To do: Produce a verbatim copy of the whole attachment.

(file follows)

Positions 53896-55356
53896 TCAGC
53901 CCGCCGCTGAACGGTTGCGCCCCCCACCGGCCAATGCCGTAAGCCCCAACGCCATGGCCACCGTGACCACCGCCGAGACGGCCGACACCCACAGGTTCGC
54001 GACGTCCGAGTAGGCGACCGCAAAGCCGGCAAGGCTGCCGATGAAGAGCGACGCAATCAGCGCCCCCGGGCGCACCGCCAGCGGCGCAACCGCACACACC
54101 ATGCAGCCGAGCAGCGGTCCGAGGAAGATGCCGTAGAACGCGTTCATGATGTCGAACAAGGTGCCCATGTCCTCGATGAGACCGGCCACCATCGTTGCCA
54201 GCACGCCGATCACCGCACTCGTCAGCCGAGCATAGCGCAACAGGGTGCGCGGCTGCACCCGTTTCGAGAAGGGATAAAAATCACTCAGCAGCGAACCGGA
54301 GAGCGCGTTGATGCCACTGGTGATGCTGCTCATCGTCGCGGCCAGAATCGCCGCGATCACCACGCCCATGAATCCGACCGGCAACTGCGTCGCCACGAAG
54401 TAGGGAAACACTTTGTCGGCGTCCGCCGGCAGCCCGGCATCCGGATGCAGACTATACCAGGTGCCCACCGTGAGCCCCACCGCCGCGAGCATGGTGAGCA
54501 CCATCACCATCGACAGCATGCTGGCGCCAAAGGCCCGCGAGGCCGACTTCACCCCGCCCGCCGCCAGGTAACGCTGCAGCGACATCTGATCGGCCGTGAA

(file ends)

Positions 53896-55356
53896 TCAGC
53901 CCGCCGCTGAACGGTTGCGCCCCCCACCGGCCAATGCCGTAAGCCCCAACGCCATGGCCACCGTGACCACCGCCGAGACGGCCGACACCCACAGGTTCGC
54001 GACGTCCGAGTAGGCGACCGCAAAGCCGGCAAGGCTGCCGATGAAGAGCGACGCAATCAGCGCCCCCGGGCGCACCGCCAGCGGCGCAACCGCACACACC
54101 ATGCAGCCGAGCAGCGGTCCGAGGAAGATGCCGTAGAACGCGTTCATGATGTCGAACAAGGTGCCCATGTCCTCGATGAGACCGGCCACCATCGTTGCCA
54201 GCACGCCGATCACCGCACTCGTCAGCCGAGCATAGCGCAACAGGGTGCGCGGCTGCACCCGTTTCGAGAAGGGATAAAAATCACTCAGCAGCGAACCGGA
54301 GAGCGCGTTGATGCCACTGGTGATGCTGCTCATCGTCGCGGCCAGAATCGCCGCGATCACCACGCCCATGAATCCGACCGGCAACTGCGTCGCCACGAAG
54401 TAGGGAAACACTTTGTCGGCGTCCGCCGGCAGCCCGGCATCCGGATGCAGACTATACCAGGTGCCCACCGTGAGCCCCACCGCCGCGAGCATGGTGAGCA
54501 CCATCACCATCGACAGCATGCTGGCGCCAAAGGCCCGCGAGGCCGACTTCACCCCGCCCGCCGCCAGGTAACGCTGCAGCGACATCTGATCGGCCGTGAA